thu 21/06/2018

BalletBoyz, Life, Sadler's Wells | reviews, news & interviews

BalletBoyz, Life, Sadler's Wells

BalletBoyz, Life, Sadler's Wells

Controversial choreographer Javier de Frutos fakes own death, steals show

Raising the barre: BalletBoyz dancers in 'Fiction' by Javier de Frutos© Tristram Kenton

Hearing that both Javier de Frutos and rabbit heads appear in the new BalletBoyz bill might give you pause. A choreographer so unafraid of graphic content that he started his career with naked one-man shows, and later made a piece about the Pope so sexually explicit and offensive that he got death threats – do the rabbit heads mean we're in for some kind of furvert orgy?

Bradley Waller in 'Life' by Pontus Lidberg. Photo credit: Tristram KentonWell, the rabbit heads turn out to be in the double bill's other half, Rabbit by Swedish choreographer Pontus Lidberg, and it's not exactly Like Rabbits. The piece opens and closes with a longing pas de deux, the first distantly tender, the last more intense (seeming needy) but what is being longed for isn't clear – is it love? belonging? forgiveness? Some dancers wear rabbit heads, some don't, but who is really human and what is humanity anyway? Lidberg's choreography leaves the questions dangling, while it shows flashes of strangeness and power – like having the massed rabbits hop threateningly on one leg – much of it is a fairly tame lyricism that washes soothingly but unmemorably over the eyes.

The rest of the visual setting is much more striking: lengths of white cloth that shift languidly in a breeze, lit in cool tones that move between pearlescent grey and Communist stairwell green, much as the score, Henryk Górecki's Little Requiem for a Certain Polka, moves between nocturne-ish calm and Modernist anxiety. The ten men of the BalletBoyz troupe wear shirts, trousers and braces combos that are either 1940s or contemporary hipster – we can't tell because of those lifelike, but understated rabbit masks. Coolly lit, stylishly put together, a little bit inscrutable, a little bit strange, a little bit threatening: Rabbit rings all your Scandi bells, but my pick of dance pieces in rodent masks (of which there are more than you think, by the way) is still Michael Keegan-Dolan's Rite of Spring, which shocks and shakes in a way this Rabbit just didn't.

Marc Galvez and BalletBoyz dancers in Javier de Frutos's' 'Fiction'. Photo credit: Tristram KentonDe Frutos's piece, Fiction, is an altogether more torrid affair, though the passions are not those around romantic love (or, thank goodness, the Pope), but around death. With winning panache, the choreographer stages the piece as a reaction to his own imagined death, complete with a voiceover obituary written by theartsdesk's own Ismene Brown. The dancers are in practice clothes with a studio barre, and this object acts almost like a rock, on which the waves of their high-running emotions break as they work through their "loss": they limbo under and fly over it, balance on and tumble off it, cling on to and ricochet away from it. Lithe little Marc Galvez (pictured above left) is the chief mourner – or is he the lightning rod for everyone else's feelings? Either way, he's mesmerisingly centre stage for much of the piece, his small size used to good effect as he seems to dance over the top of everyone else, like flotsam tosssed on a high sea.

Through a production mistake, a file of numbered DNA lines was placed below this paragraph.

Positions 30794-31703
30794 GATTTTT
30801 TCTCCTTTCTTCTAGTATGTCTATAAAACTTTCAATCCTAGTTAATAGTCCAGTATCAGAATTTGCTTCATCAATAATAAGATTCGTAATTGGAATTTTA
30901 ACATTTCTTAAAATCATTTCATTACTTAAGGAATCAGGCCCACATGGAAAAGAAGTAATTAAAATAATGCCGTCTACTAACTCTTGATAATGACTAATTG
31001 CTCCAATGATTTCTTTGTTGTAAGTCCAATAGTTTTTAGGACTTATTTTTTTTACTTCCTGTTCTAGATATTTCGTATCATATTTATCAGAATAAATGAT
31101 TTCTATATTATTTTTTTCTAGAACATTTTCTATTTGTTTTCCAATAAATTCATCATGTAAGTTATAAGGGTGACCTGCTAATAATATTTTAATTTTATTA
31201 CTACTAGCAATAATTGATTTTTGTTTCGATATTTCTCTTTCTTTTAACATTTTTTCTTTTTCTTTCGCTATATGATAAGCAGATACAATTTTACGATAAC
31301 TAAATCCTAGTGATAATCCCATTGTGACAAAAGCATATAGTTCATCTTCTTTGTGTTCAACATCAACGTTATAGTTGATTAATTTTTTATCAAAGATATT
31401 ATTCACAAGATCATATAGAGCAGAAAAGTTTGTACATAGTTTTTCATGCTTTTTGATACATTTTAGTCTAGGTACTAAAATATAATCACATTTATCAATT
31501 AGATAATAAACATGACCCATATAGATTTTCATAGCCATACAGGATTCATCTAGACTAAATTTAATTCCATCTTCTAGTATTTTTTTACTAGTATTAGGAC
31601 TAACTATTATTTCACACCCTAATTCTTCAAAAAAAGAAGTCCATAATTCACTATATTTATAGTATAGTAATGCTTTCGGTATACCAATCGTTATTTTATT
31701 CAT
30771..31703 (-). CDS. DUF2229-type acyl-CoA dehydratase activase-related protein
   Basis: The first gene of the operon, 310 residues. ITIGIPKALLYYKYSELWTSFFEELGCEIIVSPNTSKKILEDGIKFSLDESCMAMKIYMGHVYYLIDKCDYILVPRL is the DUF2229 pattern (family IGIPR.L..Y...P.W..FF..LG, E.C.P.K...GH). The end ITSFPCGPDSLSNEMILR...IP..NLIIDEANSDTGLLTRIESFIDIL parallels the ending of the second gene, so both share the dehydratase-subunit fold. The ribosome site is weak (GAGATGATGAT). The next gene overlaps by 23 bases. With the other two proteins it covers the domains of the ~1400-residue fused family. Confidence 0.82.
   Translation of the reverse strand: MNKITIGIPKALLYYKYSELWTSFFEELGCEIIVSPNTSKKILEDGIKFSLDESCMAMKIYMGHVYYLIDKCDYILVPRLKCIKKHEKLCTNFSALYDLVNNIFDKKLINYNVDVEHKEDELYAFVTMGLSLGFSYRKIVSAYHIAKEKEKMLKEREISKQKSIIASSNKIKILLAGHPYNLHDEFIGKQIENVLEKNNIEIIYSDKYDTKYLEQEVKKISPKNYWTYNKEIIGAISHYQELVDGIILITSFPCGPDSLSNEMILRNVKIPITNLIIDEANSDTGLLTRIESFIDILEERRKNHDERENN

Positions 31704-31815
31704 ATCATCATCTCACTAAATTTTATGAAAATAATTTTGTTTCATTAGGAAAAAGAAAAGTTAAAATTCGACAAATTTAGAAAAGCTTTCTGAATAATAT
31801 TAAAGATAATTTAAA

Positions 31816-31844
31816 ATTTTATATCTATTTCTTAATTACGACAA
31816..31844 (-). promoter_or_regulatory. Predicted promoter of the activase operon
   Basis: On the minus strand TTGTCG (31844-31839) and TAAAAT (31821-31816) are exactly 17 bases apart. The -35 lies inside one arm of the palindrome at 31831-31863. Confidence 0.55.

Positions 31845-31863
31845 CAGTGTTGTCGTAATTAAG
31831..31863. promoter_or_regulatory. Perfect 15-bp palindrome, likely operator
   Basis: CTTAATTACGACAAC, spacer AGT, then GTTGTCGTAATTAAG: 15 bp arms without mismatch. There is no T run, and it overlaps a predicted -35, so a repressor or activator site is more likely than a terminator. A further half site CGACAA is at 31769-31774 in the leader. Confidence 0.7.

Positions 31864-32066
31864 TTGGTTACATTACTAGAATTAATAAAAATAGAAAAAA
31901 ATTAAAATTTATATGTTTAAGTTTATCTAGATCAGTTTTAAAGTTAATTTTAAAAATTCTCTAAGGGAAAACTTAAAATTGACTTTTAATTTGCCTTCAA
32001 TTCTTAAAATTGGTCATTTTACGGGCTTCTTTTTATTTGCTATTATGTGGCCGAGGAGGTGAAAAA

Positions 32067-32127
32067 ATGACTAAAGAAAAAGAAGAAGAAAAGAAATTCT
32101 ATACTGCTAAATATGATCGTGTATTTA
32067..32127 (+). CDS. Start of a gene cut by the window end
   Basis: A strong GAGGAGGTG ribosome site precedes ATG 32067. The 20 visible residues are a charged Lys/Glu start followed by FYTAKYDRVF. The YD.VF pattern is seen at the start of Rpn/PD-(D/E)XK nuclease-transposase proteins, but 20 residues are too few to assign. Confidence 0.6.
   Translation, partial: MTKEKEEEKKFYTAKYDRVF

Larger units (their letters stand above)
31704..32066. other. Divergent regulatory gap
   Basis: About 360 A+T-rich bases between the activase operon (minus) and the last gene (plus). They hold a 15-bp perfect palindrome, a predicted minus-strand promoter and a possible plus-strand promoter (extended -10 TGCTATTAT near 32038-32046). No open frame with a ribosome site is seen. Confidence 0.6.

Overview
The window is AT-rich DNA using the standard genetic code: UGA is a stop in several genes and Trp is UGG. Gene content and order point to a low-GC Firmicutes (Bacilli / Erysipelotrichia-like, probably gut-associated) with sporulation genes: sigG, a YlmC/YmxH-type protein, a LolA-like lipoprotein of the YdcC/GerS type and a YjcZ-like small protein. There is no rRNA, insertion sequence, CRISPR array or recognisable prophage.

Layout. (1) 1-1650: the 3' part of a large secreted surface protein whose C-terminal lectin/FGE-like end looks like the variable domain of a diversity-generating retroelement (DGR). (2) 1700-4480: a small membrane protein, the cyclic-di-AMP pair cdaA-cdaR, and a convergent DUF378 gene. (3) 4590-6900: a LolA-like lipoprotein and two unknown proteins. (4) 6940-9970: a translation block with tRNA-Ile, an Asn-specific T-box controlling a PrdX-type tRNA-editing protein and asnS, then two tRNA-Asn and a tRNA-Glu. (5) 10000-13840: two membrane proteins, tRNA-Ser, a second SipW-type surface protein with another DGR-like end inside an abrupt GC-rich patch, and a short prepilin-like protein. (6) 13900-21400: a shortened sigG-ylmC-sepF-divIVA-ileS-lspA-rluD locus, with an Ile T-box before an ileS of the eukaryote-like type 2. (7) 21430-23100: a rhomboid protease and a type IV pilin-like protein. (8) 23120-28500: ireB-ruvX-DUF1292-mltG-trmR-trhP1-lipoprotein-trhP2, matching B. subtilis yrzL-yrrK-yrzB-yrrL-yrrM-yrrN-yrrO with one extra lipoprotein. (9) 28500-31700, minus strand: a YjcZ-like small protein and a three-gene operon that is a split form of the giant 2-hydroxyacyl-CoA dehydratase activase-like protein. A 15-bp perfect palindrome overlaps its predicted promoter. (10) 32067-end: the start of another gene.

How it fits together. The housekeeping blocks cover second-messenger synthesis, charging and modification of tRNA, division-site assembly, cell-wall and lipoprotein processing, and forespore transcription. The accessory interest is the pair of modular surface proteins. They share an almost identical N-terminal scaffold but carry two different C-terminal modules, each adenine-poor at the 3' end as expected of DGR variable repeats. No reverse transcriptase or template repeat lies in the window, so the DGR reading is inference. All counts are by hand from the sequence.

Execution of dazzling fluency from the smashing young male dancers (ever growing in strength, poise and focus) and choreography from the top drawer of De Frutos's considerable talent, make it a visual feast; in fact, with its entirely stripped-down "set", Fiction is a reminder that you don't need any set or costume trimmings to shine when the dance is good enough. It's no less of an aural feast, with competing voiceovers reading de Frutos's obituary, an original score by Ben Foskett, and snatches of Donna Summer's belting soul-disco anthem Last Dance. Foskett's score is a cracker, achieving a range of moods from elegiac to caperish all in a jazzy minor key that, like the piece as a whole, hovers just the right distance from sentimentality.

This version of the BalletBoyz phenomenon, the 10-strong troupe of younger dancers which they used to call The Talent, hasn't been going long enough to start doing heritage programming à la Rambert, but if and when it does, I guarantee de Frutos's Fiction will be in the 'keep' pile.

  • BalletBoyz perform the double bill Life at Sadlers Wells until 24 April.
You don't need any set or costume trimmings to shine when the dance is as good as this


Editor Rating: 
Average: 4 (1 vote)

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